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Anesthesiology. 1999 Dec;91(6):1596-603.

Epileptiform electroencephalogram during mask induction of anesthesia with sevoflurane.

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  • 1Department of Obstetrics and Gynecology, Helsinki University Central Hospital, Finland.



Sevoflurane is suggested as a suitable anesthetic agent for mask induction in adults. The authors recently found that hyperventilation during sevoflurane-nitrous oxide-oxygen mask induction is associated with cardiovascular hyperdynamic response. We tested the hypothesis that the hyperdynamic response can be explained by electroencephalography (EEG) findings.


Thirty women were randomly allocated to receive sevoflurane-nitrous oxygen-oxygen mask induction using a single-breath method, followed by either spontaneous breathing (n = 15) or controlled hyperventilation (n = 15) for 6 min. EEG was recorded. Blood pressure and heart rate were recorded at 1-min intervals.


Epileptiform EEG activity (spikes or polyspikes) was seen in all patients with controlled hyperventilation, and in seven patients with spontaneous breathing (P < 0.01). Jerking movements were seen in three patients with controlled hyperventilation. In the controlled hyperventilation group, heart rate increased 54% from baseline at 4 min after induction (P < 0.001). Mean arterial pressure increased 17% (P < 0.05), peaking at 3 min. In the spontaneous breathing group, heart rate showed no change, and mean arterial pressure decreased by 14% (P < 0.01) at 6 min. Heart rate and mean arterial pressure differed significantly between the groups from 2 min after beginning of the induction to the end of the trial. An increase in heart rate of more than 30% from baseline always was associated with epileptiform EEG activity.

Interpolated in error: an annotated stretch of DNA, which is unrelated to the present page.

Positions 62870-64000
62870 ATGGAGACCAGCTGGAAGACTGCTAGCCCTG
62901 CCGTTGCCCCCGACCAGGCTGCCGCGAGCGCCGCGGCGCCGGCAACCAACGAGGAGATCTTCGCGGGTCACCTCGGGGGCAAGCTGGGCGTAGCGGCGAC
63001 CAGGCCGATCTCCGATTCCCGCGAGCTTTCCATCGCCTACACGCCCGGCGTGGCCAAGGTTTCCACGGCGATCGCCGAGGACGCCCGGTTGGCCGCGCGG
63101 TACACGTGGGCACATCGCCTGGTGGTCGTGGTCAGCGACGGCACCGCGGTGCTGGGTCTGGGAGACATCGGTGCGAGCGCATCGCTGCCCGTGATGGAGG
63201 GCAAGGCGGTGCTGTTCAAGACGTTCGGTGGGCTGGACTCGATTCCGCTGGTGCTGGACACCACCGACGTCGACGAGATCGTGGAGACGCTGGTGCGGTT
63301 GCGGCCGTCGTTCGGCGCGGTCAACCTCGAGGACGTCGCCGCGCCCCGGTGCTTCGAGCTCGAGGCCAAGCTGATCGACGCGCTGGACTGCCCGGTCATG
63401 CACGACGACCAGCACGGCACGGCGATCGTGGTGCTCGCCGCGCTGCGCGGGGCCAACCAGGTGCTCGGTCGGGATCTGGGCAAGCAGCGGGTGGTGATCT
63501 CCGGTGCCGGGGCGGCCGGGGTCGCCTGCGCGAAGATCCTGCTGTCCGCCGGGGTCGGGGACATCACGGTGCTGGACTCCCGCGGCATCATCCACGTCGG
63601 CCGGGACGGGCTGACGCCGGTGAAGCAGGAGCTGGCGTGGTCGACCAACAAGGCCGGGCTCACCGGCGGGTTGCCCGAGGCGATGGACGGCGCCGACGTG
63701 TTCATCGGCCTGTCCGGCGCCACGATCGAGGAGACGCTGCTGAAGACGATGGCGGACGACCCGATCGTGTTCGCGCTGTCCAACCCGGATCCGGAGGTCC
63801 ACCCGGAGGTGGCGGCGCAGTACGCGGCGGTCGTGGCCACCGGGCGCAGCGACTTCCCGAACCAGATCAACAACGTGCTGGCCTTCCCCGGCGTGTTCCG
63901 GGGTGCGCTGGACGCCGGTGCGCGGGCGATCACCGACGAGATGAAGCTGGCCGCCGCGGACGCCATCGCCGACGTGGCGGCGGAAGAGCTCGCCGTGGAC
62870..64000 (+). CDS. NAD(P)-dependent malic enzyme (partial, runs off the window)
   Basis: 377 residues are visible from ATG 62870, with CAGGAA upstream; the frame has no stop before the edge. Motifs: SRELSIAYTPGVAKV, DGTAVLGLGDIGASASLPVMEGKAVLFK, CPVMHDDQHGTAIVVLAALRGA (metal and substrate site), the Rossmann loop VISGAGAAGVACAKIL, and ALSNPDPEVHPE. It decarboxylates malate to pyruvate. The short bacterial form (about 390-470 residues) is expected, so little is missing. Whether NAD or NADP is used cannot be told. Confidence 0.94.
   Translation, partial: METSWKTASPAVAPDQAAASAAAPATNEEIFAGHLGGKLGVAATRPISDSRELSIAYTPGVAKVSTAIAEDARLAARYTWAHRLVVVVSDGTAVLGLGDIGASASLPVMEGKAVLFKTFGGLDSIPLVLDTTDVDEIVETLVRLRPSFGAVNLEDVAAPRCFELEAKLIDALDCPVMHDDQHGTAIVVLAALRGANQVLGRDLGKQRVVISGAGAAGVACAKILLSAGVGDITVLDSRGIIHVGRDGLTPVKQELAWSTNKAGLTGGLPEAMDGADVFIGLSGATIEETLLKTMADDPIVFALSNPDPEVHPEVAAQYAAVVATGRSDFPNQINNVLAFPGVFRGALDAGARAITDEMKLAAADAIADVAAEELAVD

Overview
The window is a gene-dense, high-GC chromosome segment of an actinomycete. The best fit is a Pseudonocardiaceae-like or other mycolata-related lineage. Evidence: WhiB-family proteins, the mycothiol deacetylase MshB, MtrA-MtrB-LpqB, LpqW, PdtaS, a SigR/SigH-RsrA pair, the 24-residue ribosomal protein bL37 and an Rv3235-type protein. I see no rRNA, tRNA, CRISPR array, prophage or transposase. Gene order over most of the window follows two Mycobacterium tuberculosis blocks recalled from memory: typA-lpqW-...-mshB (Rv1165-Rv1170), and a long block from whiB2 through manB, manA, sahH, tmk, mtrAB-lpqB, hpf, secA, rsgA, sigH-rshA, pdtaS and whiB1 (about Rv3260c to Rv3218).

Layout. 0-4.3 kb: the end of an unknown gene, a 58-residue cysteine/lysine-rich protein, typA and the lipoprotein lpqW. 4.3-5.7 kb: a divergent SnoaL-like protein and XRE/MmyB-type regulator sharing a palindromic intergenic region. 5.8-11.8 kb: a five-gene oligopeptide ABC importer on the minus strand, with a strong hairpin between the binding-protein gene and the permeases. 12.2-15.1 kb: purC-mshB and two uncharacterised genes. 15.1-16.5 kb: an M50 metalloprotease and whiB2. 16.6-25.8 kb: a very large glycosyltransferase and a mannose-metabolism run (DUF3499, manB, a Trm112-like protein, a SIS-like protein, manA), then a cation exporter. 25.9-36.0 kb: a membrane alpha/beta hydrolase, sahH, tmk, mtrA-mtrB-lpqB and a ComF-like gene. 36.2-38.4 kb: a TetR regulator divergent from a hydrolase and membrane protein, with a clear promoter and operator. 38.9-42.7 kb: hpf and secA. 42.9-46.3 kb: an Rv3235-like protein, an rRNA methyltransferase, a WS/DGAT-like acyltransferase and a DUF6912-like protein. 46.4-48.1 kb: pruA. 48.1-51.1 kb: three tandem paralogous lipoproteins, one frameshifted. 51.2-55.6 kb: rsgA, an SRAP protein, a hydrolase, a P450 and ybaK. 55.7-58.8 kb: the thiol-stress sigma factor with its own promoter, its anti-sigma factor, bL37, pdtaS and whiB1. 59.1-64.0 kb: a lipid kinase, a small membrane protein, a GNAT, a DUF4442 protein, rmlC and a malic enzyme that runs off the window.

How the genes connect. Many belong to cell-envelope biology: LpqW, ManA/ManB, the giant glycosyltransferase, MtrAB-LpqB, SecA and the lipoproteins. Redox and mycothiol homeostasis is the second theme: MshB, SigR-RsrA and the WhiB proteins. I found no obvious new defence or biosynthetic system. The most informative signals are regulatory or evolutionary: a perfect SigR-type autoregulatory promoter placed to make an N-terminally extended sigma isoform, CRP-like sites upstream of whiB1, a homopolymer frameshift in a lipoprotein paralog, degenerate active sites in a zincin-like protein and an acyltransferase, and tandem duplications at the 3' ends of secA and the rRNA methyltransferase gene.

Sevoflurane mask induction elicits epileptiform EEG patterns. These are associated with an increase in heart rate in patients with controlled hyperventilation and also during spontaneous breathing of sevoflurane.

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